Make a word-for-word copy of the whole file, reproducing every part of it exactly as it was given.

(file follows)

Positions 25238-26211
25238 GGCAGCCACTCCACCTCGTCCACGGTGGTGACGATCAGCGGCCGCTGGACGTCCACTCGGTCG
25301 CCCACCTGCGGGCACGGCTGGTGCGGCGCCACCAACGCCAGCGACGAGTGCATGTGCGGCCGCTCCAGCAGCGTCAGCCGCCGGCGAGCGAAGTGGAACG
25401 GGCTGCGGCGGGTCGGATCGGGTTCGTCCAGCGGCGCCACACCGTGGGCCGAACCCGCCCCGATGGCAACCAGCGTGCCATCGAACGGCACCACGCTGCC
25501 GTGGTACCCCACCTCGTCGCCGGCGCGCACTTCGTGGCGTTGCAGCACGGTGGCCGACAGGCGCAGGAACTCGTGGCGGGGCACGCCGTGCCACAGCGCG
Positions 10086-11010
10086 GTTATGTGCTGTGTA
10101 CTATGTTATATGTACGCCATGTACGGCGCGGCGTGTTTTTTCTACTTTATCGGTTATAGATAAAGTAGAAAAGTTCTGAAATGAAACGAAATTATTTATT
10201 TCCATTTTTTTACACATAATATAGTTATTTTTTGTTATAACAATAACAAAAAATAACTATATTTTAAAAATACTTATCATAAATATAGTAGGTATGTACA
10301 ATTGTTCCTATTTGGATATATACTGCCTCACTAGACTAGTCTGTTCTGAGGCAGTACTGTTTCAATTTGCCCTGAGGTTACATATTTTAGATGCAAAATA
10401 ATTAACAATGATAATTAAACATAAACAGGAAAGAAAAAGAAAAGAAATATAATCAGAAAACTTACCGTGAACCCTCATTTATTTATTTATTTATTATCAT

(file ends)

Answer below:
Positions 25238-26211
25238 GGCAGCCACTCCACCTCGTCCACGGTGGTGACGATCAGCGGCCGCTGGACGTCCACTCGGTCG
25301 CCCACCTGCGGGCACGGCTGGTGCGGCGCCACCAACGCCAGCGACGAGTGCATGTGCGGCCGCTCCAGCAGCGTCAGCCGCCGGCGAGCGAAGTGGAACG
25401 GGCTGCGGCGGGTCGGATCGGGTTCGTCCAGCGGCGCCACACCGTGGGCCGAACCCGCCCCGATGGCAACCAGCGTGCCATCGAACGGCACCACGCTGCC
25501 GTGGTACCCCACCTCGTCGCCGGCGCGCACTTCGTGGCGTTGCAGCACGGTGGCCGACAGGCGCAGGAACTCGTGGCGGGGCACGCCGTGCCACAGCGCG
Positions 10086-11010
10086 GTTATGTGCTGTGTA
10101 CTATGTTATATGTACGCCATGTACGGCGCGGCGTGTTTTTTCTACTTTATCGGTTATAGATAAAGTAGAAAAGTTCTGAAATGAAACGAAATTATTTATT
10201 TCCATTTTTTTACACATAATATAGTTATTTTTTGTTATAACAATAACAAAAAATAACTATATTTTAAAAATACTTATCATAAATATAGTAGGTATGTACA
10301 ATTGTTCCTATTTGGATATATACTGCCTCACTAGACTAGTCTGTTCTGAGGCAGTACTGTTTCAATTTGCCCTGAGGTTACATATTTTAGATGCAAAATA
10401 ATTAACAATGATAATTAAACATAAACAGGAAAGAAAAAGAAAAGAAATATAATCAGAAAACTTACCGTGAACCCTCATTTATTTATTTATTTATTATCAT